Roxanne Smolen is a leading professional in the writing industry. She’s a sought-after writing instructor and editor whose tireless efforts help other authors reach their dreams of publication. She co-founded the Coral Springs Writers’ Workshop and has been a contributor there for over twenty years. She is a prolific writer with nine published novels and three more expected in early 2014. She also writes a line of children’s books with two of her granddaughters. Roxanne has been married to her high school sweetheart, Gregory, for 40+ years and has two children. You can connect with her on Twitter, Facebook, and Google+.
What inspires you to write?
I write because it is far more satisfying to have real control of a make-believe world than make-believe control in the real world.
Tell us about your writing process.
I’m a devout outliner. I learned the hard way–once while in the middle of a writing a glorious book I became ill and couldn’t write for several weeks. I completely lost the plot, the characters, and eventually the book. It’s collecting dust in the back of my closet. Now I write everything down. I don’t trust my memory for anything. I use the computer program Scrivener. I love it! I can keep all my research, my plot points, chapter outlines, etc. all together so I can just click between them as I write.
For Fiction Writers: Do you listen (or talk to) to your characters?
Before I start a book, I interview my characters. Even the minor ones. I have a detailed list of questions to ask, and I just write everything down as they tell me their story. Most of their backgrounds stay in the background, but knowing intimate things about them gives me a good idea of how they will react in certain situations. And if I start portraying them in a manner contrary to their personalities, they let me know. Believe me. I’ve had many a story come to a halt because one character or another has put their feet down and dug in their heels. In which case, I interview them again.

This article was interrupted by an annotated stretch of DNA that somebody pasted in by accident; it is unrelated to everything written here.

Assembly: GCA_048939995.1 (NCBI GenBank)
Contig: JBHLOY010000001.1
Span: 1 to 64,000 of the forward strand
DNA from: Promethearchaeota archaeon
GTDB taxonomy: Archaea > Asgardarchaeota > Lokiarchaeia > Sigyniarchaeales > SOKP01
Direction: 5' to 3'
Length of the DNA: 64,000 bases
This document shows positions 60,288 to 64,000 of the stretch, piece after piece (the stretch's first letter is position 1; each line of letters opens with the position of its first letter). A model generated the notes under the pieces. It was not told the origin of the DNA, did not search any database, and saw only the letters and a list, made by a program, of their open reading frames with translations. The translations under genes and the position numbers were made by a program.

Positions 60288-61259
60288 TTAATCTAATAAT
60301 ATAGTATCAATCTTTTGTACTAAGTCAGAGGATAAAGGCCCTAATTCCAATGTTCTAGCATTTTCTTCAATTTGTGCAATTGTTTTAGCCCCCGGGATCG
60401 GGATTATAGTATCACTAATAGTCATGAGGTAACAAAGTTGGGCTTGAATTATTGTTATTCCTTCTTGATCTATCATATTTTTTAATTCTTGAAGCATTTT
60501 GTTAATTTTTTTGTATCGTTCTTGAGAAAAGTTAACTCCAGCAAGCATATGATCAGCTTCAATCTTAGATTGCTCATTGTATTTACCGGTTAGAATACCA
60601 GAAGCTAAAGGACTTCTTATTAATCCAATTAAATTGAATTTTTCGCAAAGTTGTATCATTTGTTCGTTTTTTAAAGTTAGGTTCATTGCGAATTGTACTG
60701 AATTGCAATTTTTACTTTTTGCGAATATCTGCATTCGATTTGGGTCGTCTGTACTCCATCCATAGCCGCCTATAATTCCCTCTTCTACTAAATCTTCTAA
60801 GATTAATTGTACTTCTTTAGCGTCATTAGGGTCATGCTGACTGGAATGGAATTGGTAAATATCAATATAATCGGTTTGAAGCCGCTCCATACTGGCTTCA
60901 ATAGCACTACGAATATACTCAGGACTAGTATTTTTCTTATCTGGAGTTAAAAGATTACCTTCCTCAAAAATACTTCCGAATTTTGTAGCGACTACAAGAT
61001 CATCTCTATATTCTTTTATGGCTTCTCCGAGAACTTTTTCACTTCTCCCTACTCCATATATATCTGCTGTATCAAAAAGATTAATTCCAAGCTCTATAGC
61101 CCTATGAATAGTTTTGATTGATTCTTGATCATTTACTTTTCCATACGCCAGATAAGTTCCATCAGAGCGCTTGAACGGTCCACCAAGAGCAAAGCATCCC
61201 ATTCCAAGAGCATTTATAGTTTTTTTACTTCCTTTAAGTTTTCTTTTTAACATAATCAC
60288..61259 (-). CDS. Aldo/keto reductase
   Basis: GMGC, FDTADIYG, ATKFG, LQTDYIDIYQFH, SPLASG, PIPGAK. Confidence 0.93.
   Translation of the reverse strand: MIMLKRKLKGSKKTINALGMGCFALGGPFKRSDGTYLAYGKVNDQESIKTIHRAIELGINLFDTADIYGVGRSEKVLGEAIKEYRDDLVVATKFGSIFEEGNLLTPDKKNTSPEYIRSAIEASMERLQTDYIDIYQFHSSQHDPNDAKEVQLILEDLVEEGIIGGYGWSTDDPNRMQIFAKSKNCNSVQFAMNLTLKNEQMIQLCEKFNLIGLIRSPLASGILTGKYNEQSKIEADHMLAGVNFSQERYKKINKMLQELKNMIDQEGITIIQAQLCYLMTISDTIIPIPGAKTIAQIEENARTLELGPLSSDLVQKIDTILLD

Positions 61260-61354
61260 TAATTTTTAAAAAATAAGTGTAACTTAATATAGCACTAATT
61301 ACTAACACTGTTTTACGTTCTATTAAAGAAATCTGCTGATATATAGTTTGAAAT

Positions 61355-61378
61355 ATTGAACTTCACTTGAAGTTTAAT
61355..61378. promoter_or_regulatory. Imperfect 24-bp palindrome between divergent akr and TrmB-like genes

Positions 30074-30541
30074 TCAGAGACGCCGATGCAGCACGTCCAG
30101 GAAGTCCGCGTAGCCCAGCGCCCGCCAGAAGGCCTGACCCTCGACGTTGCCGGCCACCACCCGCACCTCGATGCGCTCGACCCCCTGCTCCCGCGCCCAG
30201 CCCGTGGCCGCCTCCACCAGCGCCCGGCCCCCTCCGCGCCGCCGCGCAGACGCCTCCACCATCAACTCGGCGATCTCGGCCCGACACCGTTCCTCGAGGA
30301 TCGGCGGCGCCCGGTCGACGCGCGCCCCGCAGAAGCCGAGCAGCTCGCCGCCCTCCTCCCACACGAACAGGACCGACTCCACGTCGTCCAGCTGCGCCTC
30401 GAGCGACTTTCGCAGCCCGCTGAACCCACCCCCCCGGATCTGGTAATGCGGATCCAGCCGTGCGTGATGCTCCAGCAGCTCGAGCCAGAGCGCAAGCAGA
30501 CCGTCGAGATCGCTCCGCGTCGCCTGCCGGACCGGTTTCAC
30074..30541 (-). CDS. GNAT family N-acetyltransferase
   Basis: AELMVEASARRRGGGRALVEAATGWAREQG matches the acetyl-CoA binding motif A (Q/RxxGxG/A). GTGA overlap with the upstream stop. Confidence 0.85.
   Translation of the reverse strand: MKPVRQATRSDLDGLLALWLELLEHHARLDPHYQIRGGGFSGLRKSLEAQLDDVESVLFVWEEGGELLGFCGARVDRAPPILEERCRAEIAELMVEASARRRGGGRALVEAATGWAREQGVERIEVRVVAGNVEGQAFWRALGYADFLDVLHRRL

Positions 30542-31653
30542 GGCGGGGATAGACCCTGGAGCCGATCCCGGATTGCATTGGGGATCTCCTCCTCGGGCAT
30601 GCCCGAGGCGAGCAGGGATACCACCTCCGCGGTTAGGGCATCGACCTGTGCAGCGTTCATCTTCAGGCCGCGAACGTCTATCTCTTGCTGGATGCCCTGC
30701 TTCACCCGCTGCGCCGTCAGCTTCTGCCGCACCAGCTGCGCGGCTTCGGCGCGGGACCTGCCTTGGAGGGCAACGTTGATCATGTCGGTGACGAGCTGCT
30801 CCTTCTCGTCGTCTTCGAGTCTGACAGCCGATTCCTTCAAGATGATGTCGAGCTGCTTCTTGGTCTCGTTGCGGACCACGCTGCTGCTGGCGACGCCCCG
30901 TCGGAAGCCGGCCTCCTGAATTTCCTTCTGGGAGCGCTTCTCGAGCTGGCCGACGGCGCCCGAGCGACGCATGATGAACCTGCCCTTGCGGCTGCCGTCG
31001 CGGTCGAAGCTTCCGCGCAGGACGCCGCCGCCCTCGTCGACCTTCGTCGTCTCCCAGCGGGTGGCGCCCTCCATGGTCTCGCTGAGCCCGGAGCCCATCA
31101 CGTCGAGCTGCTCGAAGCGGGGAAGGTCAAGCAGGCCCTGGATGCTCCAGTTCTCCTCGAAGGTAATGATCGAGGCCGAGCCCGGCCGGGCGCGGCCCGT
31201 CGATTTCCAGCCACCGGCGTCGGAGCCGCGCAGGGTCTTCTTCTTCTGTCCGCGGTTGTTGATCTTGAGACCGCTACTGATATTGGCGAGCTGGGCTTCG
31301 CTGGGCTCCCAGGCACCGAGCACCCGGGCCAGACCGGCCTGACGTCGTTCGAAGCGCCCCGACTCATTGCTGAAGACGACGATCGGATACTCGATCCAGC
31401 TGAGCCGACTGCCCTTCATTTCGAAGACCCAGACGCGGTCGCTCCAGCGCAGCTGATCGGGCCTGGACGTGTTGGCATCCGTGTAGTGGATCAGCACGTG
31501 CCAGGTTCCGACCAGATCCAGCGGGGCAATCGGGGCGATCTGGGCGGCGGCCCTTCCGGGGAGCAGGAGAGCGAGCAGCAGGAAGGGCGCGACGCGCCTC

What advice would you give other writers?
Learn to take constructive criticism constructively. If you defend your work too vehemently and close yourself off to comments, you will not learn and grow as a writer. There is always more to learn, even from poor writers and bad books. So leave yourself open, listen to everyone–and take everything with a grain of salt.
How did you decide how to publish your books?
I started out with a small publisher called Synergebooks. In fact, they still have seven of my books. But as I became a little more savvy, I wanted more control, so I’ve decided to venture out into self-publishing. Satan’s Mirror is my first self-published book. I also plan to publish a series of books called The Amazing Wolf Boy, a young adult paranormal romance. But I don’t advocate self publishing for everyone. I have found it to be stressful and time consuming–time I would rather spend writing. I advise new authors who hope to self publish to read everything they can on the process, and not to skimp on hiring a good editor and graphic artist.
What do you think about the future of book publishing?
I firmly believe the future of books is ebooks. But I’ve been saying that for twenty years. I guess I was ahead of my time. Still, it’s gratifying to see how ebooks are finally catching on. I can envision a future where all publishers are digital and all agents are publicists. Wouldn’t that be nice?
What do you use?
Co-writer, Professional Editor, Professional Cover Designer, Beta Readers
What genres do you write?
science fiction, science fiction romance, science fiction horror, young adult science fiction, young adult paranormal romance
What formats are your books in?
Both eBook and Print
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